I was lucky and got this TV on pre-Black Friday deal and price was really good. I had 40" Samsung LED TV that went dead a couple of days before Black Friday -, right on time, lol. I was forced to get a TV and I was looking at the cheapest one possible without sacrificing the quality. I found this deal and I couldn't wait so I ordered the night before Black Friday, and picked up the next day on Black Friday day. The pickup process was a breeze, took me 10-15 min total. The pickup time mostly was waiting for the rep to check the storage for my TV. The old TV I had, as I mentioned before, was Samsung 40” LED TV Model UN40EH5300. I got it back on Black Friday 2013. It was okay at that time, pic was acceptable as I always thought every pic, regardless the Input I had on, was grainy until I did HD calibration using AVS-HD-709. Looking at the dates the Samsung TV lasted almost 3 years. This Sharp 50” LED FHD TV Model: LC-50LB481U I got is the best entry level 1080 FHD TV I have ever seen. Picture is AMAZING out of the box in all inputs, HDMI, antenna, or even the build-in Roku apps. Sound from the built-in speakers and with default settings is superb, no need to any tweaking or adjustment. Using the TV speakers alone is more than enough, but I mounted the Vizio soundbar that I already have at the top of the TV using universal mounting brackets. The sound now is, I really cannot describe the awesomeness that are coming out. I connected my soundbar to TV via HDMI-1 (ARC). I had troubles setting up Audio via HDMI-ARC, since the TV set DID NOT come with any standard TV instructions manual, just a quick startup guide. I did most of the configurations after searching online. Digital audio using the HDMI 1/ARC jack: Your TV can send sound to an ARC device, like an AV receiver, to create a home theater that uses two or more speakers. When you connect external speakers or a sound bar, sound plays through your TV speakers and the external speakers or sound bar. 1- Make sure that your TV’s power cord is unplugged and the digital speaker system or sound bar is turned off. 2- Connect an HDMI cable (not provided) to the HDMI 1/ARC jack on the back of your TV and to the HDMI IN jack on the digital speaker system or sound bar. 3- Plug your TV’s power cord into a power outlet, then turn on your TV. 4- Turn on the digital speaker system or sound bar, then set it to the correct source. For more information, see the documentation that came with the digital speaker system or sound bar. 5- To turn off your TV speakers, on the Home menu, scroll up / down to highlight Settings, then press OK. Highlight Audio, then press OK. Highlight TV speakers, then press OK. Press OK to remove the check from the TV speakers enabled check box. 6- To configure the HDMI 1/ARC jack to output sound to an ARC device, on the Home menu, press or to highlight Settings, then press OK. Highlight System, then press OK. Highlight Control other devices (CEC), then press OK. Highlight HDMI ARC, then press OK to check the box. Navigation through the Roku interface is fine. What I found later is that you can select the default interface you would like to use when TV is powered on, whether it is the Home screen of Antenna or any of the other inputs. Basically, power on settings tell your TV what to do when you turn on the power. To configure the power on settings, from the Home screen menu, navigate to Settings > System > Power > Power on. Highlight the power on location from the list, and then press OK to select it. To be able to stream with ease without any interruption or buffering issues, you must have a good router, such as the Asus RT-AC68U. One of the thing I did not like is the lake of the Ethernet port. The other thing I didn’t like, is the remote. It is very tiny small remote that can be lost if misplaced somewhere. I DO miss the traditional remote with the numerical buttons for channels. I hope that Sharp / Roku will release such a remote on the market with a reasonable price and I’ll go for it. I am not sure if I am allowing to post external urls here, if so, this is the direct link for the FULL manual at SharpUSA site: https://www.sharptvusa.com/sites/default/files/2016-08/Sharp%20LC-32-43-50LB481U_15-0984_WEB_V1_ENG_Final_lr_1.pdf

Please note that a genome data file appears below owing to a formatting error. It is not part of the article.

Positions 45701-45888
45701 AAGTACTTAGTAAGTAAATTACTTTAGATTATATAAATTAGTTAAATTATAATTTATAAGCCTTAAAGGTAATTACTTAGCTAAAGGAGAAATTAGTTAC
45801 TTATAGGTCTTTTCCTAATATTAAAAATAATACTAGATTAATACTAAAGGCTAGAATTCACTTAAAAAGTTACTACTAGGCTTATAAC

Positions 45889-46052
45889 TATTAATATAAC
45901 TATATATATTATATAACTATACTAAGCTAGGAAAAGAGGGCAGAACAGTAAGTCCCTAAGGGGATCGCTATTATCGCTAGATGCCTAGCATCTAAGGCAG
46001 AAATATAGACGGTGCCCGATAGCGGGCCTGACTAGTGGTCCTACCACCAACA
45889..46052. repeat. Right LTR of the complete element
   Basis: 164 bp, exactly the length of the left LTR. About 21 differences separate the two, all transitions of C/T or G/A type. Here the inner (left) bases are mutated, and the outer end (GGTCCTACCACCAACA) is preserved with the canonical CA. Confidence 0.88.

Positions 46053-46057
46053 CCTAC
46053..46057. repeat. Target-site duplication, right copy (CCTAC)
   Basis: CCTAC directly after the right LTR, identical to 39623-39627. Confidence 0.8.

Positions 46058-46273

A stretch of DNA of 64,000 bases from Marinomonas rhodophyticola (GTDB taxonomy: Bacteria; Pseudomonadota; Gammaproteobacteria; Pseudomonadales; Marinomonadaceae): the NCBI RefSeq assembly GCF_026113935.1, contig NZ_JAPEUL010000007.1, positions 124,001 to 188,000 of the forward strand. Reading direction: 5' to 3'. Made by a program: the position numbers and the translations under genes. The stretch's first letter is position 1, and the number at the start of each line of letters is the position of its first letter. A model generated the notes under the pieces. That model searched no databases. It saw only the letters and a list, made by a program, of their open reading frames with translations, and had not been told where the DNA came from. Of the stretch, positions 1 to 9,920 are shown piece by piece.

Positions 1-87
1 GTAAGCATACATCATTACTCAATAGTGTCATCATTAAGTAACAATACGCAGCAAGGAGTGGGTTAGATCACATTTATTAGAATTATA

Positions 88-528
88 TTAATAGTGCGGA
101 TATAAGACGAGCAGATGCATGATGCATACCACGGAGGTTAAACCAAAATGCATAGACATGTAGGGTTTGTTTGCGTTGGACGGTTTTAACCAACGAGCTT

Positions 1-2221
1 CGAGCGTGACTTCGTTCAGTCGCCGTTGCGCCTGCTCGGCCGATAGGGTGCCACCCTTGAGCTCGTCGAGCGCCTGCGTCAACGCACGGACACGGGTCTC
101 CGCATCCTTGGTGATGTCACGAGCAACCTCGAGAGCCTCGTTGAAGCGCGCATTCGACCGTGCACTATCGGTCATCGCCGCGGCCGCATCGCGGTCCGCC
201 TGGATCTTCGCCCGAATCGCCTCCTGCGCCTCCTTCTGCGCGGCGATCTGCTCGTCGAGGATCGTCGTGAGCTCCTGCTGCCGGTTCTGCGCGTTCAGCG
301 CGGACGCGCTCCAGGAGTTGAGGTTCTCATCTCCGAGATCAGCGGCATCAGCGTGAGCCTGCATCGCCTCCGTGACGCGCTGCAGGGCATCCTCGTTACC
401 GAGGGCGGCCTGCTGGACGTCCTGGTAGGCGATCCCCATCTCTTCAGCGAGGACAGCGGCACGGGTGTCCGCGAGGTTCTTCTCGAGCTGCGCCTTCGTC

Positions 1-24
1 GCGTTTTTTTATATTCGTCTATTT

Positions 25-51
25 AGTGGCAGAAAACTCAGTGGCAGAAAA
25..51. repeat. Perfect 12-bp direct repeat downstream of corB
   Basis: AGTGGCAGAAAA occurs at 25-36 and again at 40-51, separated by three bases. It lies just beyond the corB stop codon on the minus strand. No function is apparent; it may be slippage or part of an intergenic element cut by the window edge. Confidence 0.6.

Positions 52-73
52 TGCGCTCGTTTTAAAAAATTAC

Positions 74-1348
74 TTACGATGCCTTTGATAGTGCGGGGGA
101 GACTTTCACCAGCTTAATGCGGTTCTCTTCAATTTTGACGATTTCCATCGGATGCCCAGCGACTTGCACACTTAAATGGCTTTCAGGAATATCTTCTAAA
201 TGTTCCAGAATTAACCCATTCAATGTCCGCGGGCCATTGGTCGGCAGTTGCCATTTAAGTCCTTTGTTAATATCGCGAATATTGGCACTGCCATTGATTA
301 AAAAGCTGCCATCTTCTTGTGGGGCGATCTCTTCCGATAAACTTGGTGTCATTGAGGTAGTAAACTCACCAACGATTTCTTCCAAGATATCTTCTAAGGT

I would recommend this to a friend